Ahamefule Oluo: Stitching a Story

Originally published in Earshot Jazz December 2012

“This place feels haunted at two in the morning,” Ahamefule Oluo says. He sits center stage at a Steinway grand piano, under Town Hall’s stained glass dome, surrounded by concentric semicircles of original, century-old wooden benches that slope up and away from the stage like an ancient Greek or Roman amphitheater. He plays and meditates on musical themes getting to know how the space reacts to his pieces and thinking about the stage setup. “Here I have the time to integrate the performance space. Usually you just have to rush through a sound check. I even know where the light switches are.” Oluo continues, “I can do something that is only possible here. I will combine talking and music while respecting their unique art forms. I don’t want to show either in a bad light.”

Book Review: Shall We Play That One Together? – The Life and Art of Jazz Piano Legend Marian McPartland

Originally published in Earshot Jazz November 2011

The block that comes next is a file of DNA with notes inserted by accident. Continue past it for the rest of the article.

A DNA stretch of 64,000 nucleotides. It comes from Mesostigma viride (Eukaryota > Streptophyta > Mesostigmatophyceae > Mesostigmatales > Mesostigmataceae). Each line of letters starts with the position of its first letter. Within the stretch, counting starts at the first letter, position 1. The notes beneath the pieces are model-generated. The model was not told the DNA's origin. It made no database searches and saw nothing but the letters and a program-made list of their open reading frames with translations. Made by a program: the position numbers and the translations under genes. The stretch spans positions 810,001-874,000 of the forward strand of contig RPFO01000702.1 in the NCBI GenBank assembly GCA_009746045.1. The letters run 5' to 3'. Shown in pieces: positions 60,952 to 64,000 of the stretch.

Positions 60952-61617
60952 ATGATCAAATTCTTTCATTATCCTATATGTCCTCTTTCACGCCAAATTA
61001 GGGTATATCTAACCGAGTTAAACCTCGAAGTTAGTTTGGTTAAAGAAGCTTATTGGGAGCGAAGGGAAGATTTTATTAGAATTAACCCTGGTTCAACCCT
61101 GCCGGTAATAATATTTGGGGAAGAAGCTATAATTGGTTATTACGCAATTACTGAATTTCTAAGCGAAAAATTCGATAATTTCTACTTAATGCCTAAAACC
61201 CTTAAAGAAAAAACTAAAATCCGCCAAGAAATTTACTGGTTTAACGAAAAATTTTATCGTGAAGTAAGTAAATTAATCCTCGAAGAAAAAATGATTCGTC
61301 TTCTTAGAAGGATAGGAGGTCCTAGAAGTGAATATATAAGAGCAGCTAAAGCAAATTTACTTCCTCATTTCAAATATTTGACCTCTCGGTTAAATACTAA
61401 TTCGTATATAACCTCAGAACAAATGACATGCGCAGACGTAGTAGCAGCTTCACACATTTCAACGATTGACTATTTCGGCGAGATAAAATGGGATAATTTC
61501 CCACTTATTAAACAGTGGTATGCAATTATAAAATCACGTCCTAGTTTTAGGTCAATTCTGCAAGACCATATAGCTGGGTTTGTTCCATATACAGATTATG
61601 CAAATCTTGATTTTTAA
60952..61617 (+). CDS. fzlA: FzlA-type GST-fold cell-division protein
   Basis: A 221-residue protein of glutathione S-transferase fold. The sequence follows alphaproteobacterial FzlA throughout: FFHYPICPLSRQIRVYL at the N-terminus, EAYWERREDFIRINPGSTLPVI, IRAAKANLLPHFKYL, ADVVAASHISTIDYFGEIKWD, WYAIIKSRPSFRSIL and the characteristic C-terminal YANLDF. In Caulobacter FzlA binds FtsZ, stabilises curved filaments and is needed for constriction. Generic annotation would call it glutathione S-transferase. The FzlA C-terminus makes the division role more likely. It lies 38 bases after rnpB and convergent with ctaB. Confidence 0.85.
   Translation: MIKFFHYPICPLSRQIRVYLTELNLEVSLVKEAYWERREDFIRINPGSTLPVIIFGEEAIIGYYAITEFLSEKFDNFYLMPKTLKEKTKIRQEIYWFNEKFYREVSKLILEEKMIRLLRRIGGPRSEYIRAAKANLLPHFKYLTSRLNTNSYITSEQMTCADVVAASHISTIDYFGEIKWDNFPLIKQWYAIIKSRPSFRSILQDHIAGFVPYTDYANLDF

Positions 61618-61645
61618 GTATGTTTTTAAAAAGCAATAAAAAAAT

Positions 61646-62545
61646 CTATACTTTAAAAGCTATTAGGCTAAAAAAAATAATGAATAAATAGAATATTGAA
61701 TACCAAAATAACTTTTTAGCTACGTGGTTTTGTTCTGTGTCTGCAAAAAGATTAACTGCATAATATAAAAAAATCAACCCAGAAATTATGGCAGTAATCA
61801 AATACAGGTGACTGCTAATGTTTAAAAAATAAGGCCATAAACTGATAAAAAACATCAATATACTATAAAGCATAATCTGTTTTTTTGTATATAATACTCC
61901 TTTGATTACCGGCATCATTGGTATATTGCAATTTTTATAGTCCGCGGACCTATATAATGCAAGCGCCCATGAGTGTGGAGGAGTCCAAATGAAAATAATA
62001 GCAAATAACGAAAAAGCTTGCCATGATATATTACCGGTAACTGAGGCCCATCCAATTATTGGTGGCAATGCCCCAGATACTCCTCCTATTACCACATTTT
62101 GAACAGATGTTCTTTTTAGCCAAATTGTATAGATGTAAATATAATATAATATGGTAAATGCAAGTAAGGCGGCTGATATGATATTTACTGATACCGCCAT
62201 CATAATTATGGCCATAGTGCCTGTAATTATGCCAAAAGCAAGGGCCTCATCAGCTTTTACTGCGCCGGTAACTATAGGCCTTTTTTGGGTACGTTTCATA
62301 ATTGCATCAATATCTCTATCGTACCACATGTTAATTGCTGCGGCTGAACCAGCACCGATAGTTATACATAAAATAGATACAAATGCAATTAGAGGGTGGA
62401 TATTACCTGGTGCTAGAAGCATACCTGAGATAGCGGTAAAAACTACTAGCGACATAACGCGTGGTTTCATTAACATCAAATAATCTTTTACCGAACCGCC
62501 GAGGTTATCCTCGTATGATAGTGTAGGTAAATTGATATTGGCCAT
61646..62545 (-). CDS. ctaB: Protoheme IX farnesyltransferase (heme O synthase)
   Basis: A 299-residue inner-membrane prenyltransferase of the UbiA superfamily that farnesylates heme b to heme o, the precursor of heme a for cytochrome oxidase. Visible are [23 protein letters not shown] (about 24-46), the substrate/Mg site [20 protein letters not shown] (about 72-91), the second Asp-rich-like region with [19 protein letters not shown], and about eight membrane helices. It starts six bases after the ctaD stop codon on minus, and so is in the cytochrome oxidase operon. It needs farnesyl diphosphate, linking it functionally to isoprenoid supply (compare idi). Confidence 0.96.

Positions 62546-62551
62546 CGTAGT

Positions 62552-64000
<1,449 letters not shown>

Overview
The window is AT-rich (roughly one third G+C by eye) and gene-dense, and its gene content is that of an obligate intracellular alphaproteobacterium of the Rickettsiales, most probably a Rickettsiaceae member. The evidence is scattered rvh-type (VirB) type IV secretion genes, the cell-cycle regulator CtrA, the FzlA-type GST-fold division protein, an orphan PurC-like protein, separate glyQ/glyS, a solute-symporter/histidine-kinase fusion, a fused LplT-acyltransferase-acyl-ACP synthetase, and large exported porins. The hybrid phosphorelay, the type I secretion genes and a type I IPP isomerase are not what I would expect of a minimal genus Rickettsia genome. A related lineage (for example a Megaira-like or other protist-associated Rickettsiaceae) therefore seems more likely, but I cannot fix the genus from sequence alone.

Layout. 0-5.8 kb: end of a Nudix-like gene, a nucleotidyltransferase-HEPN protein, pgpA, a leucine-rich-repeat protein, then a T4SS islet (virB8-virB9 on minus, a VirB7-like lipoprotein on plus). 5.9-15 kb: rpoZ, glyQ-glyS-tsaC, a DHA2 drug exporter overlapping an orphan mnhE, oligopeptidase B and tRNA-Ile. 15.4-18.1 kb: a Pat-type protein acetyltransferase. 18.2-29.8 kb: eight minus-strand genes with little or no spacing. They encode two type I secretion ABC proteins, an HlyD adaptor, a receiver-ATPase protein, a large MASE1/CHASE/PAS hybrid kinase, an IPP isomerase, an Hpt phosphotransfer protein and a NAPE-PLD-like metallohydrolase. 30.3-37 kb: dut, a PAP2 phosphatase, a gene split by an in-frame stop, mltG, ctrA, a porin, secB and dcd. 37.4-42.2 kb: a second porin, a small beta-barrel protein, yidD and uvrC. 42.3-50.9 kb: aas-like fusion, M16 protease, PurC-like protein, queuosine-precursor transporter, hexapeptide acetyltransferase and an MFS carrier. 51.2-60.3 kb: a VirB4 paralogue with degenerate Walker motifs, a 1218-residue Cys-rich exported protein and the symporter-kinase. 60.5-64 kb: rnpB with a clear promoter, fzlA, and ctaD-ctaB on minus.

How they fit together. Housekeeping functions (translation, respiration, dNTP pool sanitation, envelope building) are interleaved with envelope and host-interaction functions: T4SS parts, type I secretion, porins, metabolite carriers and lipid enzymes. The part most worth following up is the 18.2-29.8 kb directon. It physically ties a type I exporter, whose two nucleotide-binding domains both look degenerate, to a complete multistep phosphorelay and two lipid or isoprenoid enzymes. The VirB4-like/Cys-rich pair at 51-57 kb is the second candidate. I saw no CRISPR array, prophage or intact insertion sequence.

“Can’t we women make our own contribution to jazz by playing like women,” asks pianist Marian McPartland, “but still capturing the essential elements of jazz—good beat—good ideas—honesty and true feeling?” Blazing the trail for gender equality, McPartland contributed this quote in her 1957 article “Playing Like a Man” in the London publication Just Jazz.

Seattle writer Paul de Barros honestly captures these female contributions, ideas and feelings in Shall We Play that One Together? – The Life and Art of Jazz Piano Legend Marian McPartland. The 496-page biography released by St. Martins Press on October 16 features a black and white cover photo of a young brunette McPartland at the piano, smiling a playful glance at the camera over her right shoulder.